The Quiet Beauty of Midwinter | A Note from Bridge Gardens

February 15, 2024

By Rick Bogusch

Bridge Gardens

A couple weeks ago, it was most gratifying to see every holly, winterberry and juniper berry on the property devoured by a flock of robins that have taken up residence in the neighborhood. All these plants were abundant with colorful fruits in early winter, but now, amazingly, are stripped bare. It made me happy to be able to provide this winter food source and made me want to plant more.

Now that we can garden almost year-round, it makes sense to use those sunny days to edge and mulch and prune and enjoy the quiet beauty of midwinter. When it’s rainy and too cold to be outside getting a jump on the season, that’s a good time to get ready for seed starting indoors, which usually begins in early March.

Now is a good time to clean your growing area and inspect lights and heat mats to make sure they’re in working order. Organize flats and insert trays, stock up on soil mix and sort through your seeds to select which to sow first and which later.


We usually sow cabbage and other cole crops in early March and start artichokes then, too. Tomatoes, peppers and eggplants can be sown any time after that, but we usually wait until mid-April for those.

As a general rule, we allow 6-8 weeks for all seedlings to grow large enough to harden off and plant in the garden. You may also want to set aside the first seeds you’ll sow directly in the garden, like spinach, arugula and radishes. It won’t be long!

If you have any fruit trees, now is the best time to prune apples, pears, peaches and the rest. You can prune raspberries, blackberries, blueberries and currants now, too, to maximize yields later this season. If you have pruning questions, join us for the upcoming Spring Pruning Workshop with Jackson Dodds on April 6 which will include fruiting plants, hydrangea and ornamental evergreens. Visit our calendar and call 631.283.3195 ext. 122 to register.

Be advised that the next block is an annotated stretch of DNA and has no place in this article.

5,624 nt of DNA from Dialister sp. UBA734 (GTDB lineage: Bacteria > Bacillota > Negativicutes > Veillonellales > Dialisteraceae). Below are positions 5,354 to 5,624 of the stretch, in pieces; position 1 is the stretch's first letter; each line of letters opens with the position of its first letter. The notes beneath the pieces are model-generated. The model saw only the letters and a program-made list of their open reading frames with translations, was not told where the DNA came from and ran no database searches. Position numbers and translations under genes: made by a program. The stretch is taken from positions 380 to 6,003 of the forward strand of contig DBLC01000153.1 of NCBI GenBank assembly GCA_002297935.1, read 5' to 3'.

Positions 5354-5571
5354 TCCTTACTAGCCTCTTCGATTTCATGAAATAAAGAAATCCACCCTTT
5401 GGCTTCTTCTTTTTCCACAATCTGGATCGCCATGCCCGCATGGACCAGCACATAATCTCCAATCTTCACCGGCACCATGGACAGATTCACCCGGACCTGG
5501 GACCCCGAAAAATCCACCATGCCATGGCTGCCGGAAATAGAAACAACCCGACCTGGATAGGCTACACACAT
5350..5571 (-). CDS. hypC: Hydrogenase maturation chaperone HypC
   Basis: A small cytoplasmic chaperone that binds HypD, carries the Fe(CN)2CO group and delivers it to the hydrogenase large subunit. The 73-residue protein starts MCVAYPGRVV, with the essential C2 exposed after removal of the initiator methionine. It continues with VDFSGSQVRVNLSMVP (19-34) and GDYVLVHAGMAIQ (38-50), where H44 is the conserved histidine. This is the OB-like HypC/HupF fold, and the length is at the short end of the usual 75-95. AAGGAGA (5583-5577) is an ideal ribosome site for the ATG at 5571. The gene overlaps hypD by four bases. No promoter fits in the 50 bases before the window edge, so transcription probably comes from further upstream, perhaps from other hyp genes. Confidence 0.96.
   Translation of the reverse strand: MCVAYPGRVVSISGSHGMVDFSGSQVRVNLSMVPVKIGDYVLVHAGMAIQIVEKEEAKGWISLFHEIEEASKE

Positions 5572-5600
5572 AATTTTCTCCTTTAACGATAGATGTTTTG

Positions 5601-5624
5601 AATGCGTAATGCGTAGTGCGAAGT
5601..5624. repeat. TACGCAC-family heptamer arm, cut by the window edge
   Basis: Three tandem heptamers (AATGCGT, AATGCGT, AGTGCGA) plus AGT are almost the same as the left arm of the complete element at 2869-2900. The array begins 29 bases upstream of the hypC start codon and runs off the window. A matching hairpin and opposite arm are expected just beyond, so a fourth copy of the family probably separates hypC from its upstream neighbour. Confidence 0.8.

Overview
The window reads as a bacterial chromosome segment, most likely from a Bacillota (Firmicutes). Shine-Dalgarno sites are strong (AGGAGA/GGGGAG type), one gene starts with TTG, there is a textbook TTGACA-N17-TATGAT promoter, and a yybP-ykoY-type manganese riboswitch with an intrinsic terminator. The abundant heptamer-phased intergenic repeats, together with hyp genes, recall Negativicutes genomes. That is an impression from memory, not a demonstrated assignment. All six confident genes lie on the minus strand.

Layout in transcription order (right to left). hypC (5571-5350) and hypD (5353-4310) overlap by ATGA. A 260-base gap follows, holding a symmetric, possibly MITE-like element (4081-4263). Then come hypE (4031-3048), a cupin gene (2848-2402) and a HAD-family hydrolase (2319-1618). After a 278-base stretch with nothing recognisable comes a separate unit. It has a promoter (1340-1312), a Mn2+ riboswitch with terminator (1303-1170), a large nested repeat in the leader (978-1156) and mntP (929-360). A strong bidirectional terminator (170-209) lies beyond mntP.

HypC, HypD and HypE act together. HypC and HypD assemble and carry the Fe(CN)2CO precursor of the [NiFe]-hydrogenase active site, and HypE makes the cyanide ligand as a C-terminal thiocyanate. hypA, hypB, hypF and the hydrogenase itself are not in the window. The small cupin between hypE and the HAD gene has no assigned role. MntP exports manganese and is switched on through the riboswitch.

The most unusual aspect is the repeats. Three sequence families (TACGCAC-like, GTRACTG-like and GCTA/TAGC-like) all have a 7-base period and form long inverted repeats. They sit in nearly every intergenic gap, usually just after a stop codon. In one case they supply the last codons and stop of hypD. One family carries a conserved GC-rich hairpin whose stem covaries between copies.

Pruning with Jackson Dodds

Not too long ago, the ground would be too frozen or snow-covered for weeding, too frozen for weeds to germinate, but that’s no longer the case. We’re seeing lots of weeds out there in garden beds, weeds like chickweed and hairy bittercress, and hope to get to pulling them soon before they become overwhelming.


Cheery snowdrops greet you along the brick path

The first crocus flowers are just starting to emerge. Winter jasmine and snowdrops are still going strong after a month of blooms and both vernal and Chinese witch hazels are at their peaks. So even though it’s midwinter, there’s still lots to see at Bridge Gardens. When you’re not being industrious in your own gardens, I hope to see you enjoying these winter delights soon.

~~~ Rick

P.S. Remember, we’re open every day year-round, with free admission. Winter hours are 10 AM – 3PM. See you soon!


Winter jasmine

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